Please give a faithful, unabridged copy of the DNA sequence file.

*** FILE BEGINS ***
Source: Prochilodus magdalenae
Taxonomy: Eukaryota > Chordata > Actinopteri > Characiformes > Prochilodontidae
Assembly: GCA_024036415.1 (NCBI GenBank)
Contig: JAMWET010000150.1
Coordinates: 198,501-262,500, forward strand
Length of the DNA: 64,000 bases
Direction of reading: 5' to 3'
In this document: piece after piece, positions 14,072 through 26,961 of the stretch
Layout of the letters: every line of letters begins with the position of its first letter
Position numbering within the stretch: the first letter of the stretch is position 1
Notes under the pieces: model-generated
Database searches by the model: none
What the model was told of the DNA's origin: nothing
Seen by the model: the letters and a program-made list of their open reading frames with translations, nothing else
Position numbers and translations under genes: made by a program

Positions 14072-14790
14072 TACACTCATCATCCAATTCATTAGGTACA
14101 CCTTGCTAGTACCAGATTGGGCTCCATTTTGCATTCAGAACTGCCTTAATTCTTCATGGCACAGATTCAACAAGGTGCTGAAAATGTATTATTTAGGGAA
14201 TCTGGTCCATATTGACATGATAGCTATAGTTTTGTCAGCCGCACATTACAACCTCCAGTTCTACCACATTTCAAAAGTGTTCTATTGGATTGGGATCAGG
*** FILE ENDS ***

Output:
Source: Prochilodus magdalenae
Taxonomy: Eukaryota > Chordata > Actinopteri > Characiformes > Prochilodontidae
Assembly: GCA_024036415.1 (NCBI GenBank)
Contig: JAMWET010000150.1
Coordinates: 198,501-262,500, forward strand
Length of the DNA: 64,000 bases
Direction of reading: 5' to 3'
In this document: piece after piece, positions 14,072 through 26,961 of the stretch
Layout of the letters: every line of letters begins with the position of its first letter
Position numbering within the stretch: the first letter of the stretch is position 1
Notes under the pieces: model-generated
Database searches by the model: none
What the model was told of the DNA's origin: nothing
Seen by the model: the letters and a program-made list of their open reading frames with translations, nothing else
Position numbers and translations under genes: made by a program

Positions 14072-14790
14072 TACACTCATCATCCAATTCATTAGGTACA
14101 CCTTGCTAGTACCAGATTGGGCTCCATTTTGCATTCAGAACTGCCTTAATTCTTCATGGCACAGATTCAACAAGGTGCTGAAAATGTATTATTTAGGGAA
14201 TCTGGTCCATATTGACATGATAGCTATAGTTTTGTCAGCCGCACATTACAACCTCCAGTTCTACCACATTTCAAAAGTGTTCTATTGGATTGGGATCAGG